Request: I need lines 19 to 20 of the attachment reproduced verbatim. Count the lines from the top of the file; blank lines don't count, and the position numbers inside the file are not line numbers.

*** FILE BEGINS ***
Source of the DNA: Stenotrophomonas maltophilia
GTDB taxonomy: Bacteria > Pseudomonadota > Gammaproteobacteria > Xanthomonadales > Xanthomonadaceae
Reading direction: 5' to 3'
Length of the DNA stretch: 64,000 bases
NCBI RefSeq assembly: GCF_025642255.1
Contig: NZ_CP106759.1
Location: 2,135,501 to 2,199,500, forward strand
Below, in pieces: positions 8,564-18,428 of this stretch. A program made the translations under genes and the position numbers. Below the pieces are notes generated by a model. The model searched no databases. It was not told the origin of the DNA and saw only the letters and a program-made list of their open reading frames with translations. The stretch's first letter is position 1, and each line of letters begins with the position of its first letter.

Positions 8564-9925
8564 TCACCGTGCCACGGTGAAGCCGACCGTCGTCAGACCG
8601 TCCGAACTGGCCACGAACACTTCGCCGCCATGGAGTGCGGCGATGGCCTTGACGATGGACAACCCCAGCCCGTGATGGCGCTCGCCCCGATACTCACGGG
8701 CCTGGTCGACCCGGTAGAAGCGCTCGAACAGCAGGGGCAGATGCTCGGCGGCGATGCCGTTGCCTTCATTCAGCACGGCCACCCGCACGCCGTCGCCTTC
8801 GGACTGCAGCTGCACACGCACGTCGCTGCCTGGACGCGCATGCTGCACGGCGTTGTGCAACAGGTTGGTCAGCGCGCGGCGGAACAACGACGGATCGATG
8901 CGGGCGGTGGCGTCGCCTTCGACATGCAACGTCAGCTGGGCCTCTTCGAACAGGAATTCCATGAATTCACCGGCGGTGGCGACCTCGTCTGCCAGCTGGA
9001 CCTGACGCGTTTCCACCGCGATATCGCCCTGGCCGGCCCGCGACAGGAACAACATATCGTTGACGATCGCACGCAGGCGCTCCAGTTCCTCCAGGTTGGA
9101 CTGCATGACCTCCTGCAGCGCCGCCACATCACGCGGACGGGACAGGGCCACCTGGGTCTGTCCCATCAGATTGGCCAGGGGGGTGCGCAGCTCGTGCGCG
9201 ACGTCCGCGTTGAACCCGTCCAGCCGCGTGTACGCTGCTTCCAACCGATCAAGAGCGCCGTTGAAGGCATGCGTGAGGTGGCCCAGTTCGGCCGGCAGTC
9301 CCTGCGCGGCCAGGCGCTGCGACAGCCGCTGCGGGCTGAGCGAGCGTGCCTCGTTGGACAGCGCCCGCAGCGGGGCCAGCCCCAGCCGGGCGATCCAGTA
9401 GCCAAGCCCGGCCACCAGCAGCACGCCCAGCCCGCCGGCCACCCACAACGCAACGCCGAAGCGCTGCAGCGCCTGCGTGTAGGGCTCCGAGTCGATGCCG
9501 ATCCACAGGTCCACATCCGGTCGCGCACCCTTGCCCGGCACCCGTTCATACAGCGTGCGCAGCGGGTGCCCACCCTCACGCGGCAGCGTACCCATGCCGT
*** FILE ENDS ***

9401 GCCAAGCCCGGCCACCAGCAGCACGCCCAGCCCGCCGGCCACCCACAACGCAACGCCGAAGCGCTGCAGCGCCTGCGTGTAGGGCTCCGAGTCGATGCCG
9501 ATCCACAGGTCCACATCCGGTCGCGCACCCTTGCCCGGCACCCGTTCATACAGCGTGCGCAGCGGGTGCCCACCCTCACGCGGCAGCGTACCCATGCCGT